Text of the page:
Shortly after my graduation from college, I posted a poem quoting Jacob’s prayer at Bethel: “If God will be with me and will watch over me on this journey I am taking and will give me food to eat and clothes to wear so that I return safely to my father’s house, then the LORD will be my God and this stone that I have set up as a pillar will be God’s house and of all that you give me I will give you a tenth” (Gen. 28:20-22).

Untitled

Jacob made his vow after dreaming of a stairway to heaven – Untitled by Michael Keany (Own work). [CCo] via Flickr

Like Jacob, I was on the move and concerned about life’s basic necessities. I had debated between opportunities with Christians for Biblical Equality, InterVarsity and my multicultural church. But I didn’t feel at peace walking down any of these paths. God called me – over Skype in the person of my dad’s dinner guest – to join the team working on the Africa Study Bible. Since my parents live on the same campus as some of the Africa Study Bible reviewers, a few months later I found myself returning “safely to my father’s house.”

But like Jacob, my life after this bargain with God was a struggle. When I arrived in Nairobi, I started from scratch. I developed systems to organize and track 2000 pieces by 250 writers through the editorial process. With my high school friends gone and most of my work being over email and Skype, I had to start over with friendships as well.

I felt helpless – like I was unraveling. But when I stepped back, I realized God was weaving threads back into my life in a providential pattern. In addition to my sociology and English majors, old skills of French and technology came in handy. Christians for Biblical Equality contracted me to write a Bible study guide for groups of young adults. In Minnesota I had planned to help out with a church plant or youth group. Instead, two months after I moved back to Nairobi, my family’s church invited us to help with a church plant nearby. I was asked to co-lead the teens class.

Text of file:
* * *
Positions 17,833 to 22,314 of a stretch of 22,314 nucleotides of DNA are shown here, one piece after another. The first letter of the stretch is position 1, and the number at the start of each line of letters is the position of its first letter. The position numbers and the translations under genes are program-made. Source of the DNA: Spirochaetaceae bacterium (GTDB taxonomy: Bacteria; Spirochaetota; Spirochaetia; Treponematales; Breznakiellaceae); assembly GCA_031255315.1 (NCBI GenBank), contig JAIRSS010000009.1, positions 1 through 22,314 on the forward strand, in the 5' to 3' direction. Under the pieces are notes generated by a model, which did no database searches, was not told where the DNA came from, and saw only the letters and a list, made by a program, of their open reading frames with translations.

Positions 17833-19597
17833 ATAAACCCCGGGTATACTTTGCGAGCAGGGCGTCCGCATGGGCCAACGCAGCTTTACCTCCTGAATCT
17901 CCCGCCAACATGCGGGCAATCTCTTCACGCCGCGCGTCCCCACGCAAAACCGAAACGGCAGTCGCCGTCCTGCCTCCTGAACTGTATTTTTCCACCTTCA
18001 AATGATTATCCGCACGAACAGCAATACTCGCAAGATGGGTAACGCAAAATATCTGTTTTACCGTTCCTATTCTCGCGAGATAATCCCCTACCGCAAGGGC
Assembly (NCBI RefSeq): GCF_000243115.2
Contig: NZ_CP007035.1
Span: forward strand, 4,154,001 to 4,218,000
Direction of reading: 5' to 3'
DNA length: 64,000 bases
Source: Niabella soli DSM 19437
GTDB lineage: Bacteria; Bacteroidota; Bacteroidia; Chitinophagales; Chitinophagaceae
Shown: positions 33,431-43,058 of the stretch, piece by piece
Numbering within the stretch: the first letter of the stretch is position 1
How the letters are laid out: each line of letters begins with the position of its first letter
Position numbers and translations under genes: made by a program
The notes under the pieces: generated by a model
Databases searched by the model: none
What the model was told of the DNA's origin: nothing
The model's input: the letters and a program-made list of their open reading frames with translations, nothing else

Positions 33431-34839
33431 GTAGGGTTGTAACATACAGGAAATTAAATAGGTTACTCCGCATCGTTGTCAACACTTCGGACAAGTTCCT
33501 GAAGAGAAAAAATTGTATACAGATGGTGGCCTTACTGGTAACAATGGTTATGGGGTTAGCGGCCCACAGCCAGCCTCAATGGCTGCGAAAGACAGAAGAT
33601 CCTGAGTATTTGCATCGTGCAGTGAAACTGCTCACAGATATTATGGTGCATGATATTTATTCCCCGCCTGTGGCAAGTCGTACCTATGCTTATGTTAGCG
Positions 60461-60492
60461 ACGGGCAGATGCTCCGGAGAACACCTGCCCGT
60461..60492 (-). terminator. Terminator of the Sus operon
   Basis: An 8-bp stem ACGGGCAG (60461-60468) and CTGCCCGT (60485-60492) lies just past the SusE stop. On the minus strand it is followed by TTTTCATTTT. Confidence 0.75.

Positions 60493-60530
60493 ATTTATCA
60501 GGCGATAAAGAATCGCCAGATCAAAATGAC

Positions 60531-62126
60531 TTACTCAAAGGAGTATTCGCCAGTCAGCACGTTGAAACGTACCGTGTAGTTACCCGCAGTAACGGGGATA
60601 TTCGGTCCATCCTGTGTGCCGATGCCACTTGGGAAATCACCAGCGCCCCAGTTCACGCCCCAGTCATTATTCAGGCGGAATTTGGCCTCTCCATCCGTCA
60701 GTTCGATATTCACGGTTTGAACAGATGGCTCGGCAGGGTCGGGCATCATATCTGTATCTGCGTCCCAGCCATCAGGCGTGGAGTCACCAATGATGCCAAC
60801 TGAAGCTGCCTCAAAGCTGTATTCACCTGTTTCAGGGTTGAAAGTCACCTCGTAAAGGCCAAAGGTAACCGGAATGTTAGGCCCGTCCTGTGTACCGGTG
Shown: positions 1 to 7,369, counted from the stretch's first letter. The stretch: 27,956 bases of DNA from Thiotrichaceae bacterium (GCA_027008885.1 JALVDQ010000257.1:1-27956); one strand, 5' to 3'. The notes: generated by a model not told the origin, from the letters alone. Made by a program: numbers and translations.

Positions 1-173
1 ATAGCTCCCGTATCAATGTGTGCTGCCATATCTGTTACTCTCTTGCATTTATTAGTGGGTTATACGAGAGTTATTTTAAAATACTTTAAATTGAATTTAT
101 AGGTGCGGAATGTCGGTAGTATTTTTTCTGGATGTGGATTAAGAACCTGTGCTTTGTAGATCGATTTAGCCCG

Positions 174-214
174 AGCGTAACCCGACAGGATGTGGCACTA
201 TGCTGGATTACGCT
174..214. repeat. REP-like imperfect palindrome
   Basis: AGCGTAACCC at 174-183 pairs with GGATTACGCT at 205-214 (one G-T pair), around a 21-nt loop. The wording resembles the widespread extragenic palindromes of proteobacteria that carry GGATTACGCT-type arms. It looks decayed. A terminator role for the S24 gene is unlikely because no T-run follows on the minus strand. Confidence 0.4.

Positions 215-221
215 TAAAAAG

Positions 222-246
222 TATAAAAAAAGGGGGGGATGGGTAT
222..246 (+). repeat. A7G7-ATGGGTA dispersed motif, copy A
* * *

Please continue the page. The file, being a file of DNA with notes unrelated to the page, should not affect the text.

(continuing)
Like Jacob, I gave God a tenth of what he gave me. It only multiplied my blessings. Living with my parents enabled me to save money. I was able to pay off all my student loans within a year of graduation. My contract writing paid for a Kilimanjaro summit to celebrate twenty years since I first landed in Tanzania. God went above and beyond providing food and shelter.

Instead of helping out with InterVarsity, this weekend in Nigeria I met with leaders of their sister movements in the International Fellowship of Evangelical Students. We were defining a partnership to create a Bible study guide compatible with the Africa Study Bible. I marveled, “How in the world did I end up in this room with international leaders working on a project that could impact the continent?”

Jacob thought he was driving a hard bargain by nailing down the specifics of God’s provision. But he hadn’t listened closely to God’s unconditional promise the night before: “I am the LORD, the God of your father Abraham and the God of Isaac. I will give you and your descendants the land on which you are lying… All the peoples on earth will be blessed through you and your offspring. I am with you and will watch over you wherever you go and will bring you back to this land…” (Gen. 28:13-15).

When God told Jacob he would bless him and make him a blessing to many nations, Jacob haggled for clothes and food instead. But God didn’t agree to settle for Jacob’s meager terms. Jacob had no idea of the scope of what God was going to do for him and through him. I’m beginning to realize that I have no idea either.